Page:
BRAY ET AL. v. JONES.
Respondents obtained a judgment quieting title to certain real property in Kern County. Defendant Ida T. Jones appealed therefrom.
Respondents, as holders of a tax deed issued by the County Tax Collector of Kern County, brought this action to quiet title against the appellant as the owner in fee of the said property. Respondents rely upon a deed dated October 19, 1937, from the Tax Collector of Kern County. The State of California, as grantor of said deed, according to respondents, acquired title to that property by virtue of a conveyance to the state made on July 15, 1935, by the Tax Collector of Kern County on account of the nonpayment of taxes for the year 1929. In other words, the taxes not having been paid for the year 1929, the property was declared sold to the state on June 30, 1930, and five years having elapsed without any redemption, it was conveyed to the state. It is the contention of appellant that the proceedings leading up to the sale of the property to the state in the year 1930 for the nonpayment of taxes in 1929, and that the proceedings leading up to the issuance of the conveyance of the real estate to the state in 1935, and the proceedings leading up to the issuance of the deed to the respondents, were defective and void.
Under point one it is admitted by respondents in their closing brief that the notice of sale did not comply with section 3764 of the Political Code in that the notice recited that the property would be sold for the nonpayment of taxes instead of reciting that the property would be sold for the nonpayment of taxes, penalties and costs. The notice recites that “* * * unless the taxes delinquent as appear in said list, together with the penalties and costs, are paid on or before the sale date given below, the real estate upon which taxes are delinquent will be, by operation of law, sold to the state * * *.” (Italics ours.) In other words, the notice preceding the list specifically states that the list contains the amount of taxes due but makes no mention as to whether the list contains the amount of taxes, penalties and costs. The fact that the list makes no mention of containing the amount of penalties and costs is further strengthened by the statement in the notice that “unless the taxes delinquent as appear by said list, together with costs and penalties are paid, I, the said tax collector, etc., will sell said real estate, etc.” This would obviously seem to indicate from a reading of the notice that the list contained the taxes only, and that the owner of the property, in addition to the amount of taxes shown in the list, would be compelled to pay some other sum representing penalties and costs in order to retain his property and prevent such sale.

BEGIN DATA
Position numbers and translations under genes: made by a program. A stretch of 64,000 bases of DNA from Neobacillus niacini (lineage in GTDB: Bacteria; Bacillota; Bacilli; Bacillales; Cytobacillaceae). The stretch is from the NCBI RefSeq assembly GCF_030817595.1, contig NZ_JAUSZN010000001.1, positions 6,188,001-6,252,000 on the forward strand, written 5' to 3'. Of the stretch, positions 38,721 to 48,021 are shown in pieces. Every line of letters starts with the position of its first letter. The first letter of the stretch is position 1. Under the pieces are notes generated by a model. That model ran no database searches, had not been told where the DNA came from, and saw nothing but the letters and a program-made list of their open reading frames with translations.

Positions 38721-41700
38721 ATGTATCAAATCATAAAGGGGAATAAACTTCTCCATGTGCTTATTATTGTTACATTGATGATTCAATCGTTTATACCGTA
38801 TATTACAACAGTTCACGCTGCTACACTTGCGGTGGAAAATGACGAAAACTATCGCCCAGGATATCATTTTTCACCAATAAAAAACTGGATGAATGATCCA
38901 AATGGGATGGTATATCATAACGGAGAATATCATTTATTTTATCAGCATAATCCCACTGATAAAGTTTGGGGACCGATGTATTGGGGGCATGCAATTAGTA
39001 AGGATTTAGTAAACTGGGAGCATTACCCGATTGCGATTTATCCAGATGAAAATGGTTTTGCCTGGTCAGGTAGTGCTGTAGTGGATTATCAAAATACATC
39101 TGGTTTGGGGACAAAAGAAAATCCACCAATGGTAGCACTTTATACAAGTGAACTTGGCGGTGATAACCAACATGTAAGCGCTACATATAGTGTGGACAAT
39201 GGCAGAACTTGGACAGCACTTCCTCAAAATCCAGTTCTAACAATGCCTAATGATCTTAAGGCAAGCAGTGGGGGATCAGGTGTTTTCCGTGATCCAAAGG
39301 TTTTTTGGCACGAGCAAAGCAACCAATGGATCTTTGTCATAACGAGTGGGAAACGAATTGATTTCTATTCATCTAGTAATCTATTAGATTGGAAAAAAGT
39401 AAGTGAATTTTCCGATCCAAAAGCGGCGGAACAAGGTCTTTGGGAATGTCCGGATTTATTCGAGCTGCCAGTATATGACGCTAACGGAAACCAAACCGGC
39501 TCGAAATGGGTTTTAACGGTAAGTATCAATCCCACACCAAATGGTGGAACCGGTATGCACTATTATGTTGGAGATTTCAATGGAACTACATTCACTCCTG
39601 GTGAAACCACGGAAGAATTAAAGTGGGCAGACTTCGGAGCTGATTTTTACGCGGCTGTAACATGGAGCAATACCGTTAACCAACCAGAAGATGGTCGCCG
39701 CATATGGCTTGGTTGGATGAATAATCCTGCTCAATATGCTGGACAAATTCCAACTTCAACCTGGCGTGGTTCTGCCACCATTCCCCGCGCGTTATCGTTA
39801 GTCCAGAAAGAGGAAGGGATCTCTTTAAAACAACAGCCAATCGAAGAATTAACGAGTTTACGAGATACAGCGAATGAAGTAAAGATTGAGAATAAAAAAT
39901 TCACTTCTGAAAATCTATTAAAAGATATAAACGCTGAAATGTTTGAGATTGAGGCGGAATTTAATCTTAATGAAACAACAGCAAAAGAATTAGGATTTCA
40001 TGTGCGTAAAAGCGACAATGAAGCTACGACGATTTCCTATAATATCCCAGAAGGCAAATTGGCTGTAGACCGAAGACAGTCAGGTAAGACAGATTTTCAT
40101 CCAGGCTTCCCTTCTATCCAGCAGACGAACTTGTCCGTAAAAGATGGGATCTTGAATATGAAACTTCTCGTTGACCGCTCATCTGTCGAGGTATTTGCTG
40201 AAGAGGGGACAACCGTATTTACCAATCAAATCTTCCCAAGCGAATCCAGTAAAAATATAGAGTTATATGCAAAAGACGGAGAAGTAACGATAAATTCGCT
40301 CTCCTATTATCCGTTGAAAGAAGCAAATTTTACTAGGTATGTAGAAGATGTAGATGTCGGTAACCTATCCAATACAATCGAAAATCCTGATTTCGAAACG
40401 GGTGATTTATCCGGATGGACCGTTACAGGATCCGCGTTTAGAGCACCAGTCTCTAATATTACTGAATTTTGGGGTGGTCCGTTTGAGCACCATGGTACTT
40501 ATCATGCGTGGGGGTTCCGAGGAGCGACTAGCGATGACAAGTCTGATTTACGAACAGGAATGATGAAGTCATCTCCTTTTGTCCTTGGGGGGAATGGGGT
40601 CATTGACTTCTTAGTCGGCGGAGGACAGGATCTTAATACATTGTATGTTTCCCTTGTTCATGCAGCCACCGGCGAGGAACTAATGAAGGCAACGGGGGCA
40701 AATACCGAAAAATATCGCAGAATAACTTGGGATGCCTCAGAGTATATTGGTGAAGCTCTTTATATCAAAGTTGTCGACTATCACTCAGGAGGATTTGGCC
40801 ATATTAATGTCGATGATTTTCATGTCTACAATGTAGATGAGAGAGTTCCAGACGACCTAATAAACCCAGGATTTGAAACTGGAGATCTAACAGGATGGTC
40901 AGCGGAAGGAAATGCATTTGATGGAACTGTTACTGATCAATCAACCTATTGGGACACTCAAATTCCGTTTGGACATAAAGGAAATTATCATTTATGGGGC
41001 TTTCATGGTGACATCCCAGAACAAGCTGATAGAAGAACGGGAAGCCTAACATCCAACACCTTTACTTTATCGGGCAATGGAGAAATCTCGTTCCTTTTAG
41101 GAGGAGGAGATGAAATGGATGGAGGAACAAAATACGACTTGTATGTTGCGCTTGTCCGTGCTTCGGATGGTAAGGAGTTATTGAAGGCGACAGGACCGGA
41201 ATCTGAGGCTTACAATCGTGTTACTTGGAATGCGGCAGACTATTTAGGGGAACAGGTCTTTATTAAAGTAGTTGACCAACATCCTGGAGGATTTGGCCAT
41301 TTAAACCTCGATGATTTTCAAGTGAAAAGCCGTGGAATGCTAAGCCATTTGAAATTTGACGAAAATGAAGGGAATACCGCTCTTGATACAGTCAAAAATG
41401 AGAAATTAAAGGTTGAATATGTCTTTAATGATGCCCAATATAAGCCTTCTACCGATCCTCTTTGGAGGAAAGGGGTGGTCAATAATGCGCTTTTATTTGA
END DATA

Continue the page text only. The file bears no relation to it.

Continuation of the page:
Respondents state that Gottstein v. Kelly, 206 Cal. 742, 276 P. 347, “is directly in point” but was not cited by either respondents or appellant before it was called to the attention of respondents by amici curiae herein, and they admit in this respect “that the proceedings prior to the sale of the lands by the State of California to the respondents were irregular, and that the title of respondents probably will fall unless sustained by the Statute of Limitations set up in subdivision 8, section 3897 of the Political Code, adopted in 1935, and in effect at the time the sale by the state to the respondents was made.” It should be here noted, however, notwithstanding the concession made by respondents, that the holding in Gottstein v. Kelly, supra, has been modified to some extent by legislative enactment. Stats. 1929, ch. 422, p. 742. Gottstein v. Kelly, supra, in effect held that under the provisions of sections 3747 and 3764 of the Political Code, taxes, penalties and costs should be separately shown on the publication of delinquent lists and notices of sale under sections 3771 and 3771a of the Political Code. The legislature, in 1929, amended these provisions (§ 3764, Pol. Code) by requiring that the delinquent list show only “an amount equal to the total amount of all taxes, assessments, penalties, and costs due,” and in passing the amendatory act, specifically declared that the amendments were “not a change in, but a statement and declaratory of the law as the Legislature intended it to be by the terms of those sections prior to” the amendment. Section 4 thereof further provided that “all publications of delinquent lists or notices of sale under sections 3771 and 3771a of the Political Code failing to enter taxes, penalties and costs as separate entries but entering the foregoing amounts in one total sum and all sales * * * tax deeds * * * based upon such entries * * * are hereby confirmed, validated and legalized * * *.” Clayton v. Schultz, 4 Cal.2d 425, 50 P.2d 446. The defect or deficiency appearing in the notice, as above conceded, is not only an irregularity, but has time and again been held to be such a defect that a subsequent tax deed predicated upon such defective notice is void. Bussenius v. Warden, 71 Cal.App. 717, 722, 236 P. 371; Snodgrass v. Errengy, 86 Cal.App. 664, 261 P. 497; Gottstein v. Kelly, supra. The giving of notice in the manner and form prescribed by the statute is an essential jurisdictional fact. Cordano v. Kelsey, 28 Cal.App. 9, 19, 151 P. 391, 398; Campbell v. Canty, 162 Cal. 382, 123 P. 266; Southern California B. & F. Corp. v. Mathes, 206 Cal. 749, 752, 276 P. 1013; Clayton v. Schultz, 22 Cal.App.2d 72, 74, 70 P.2d 512.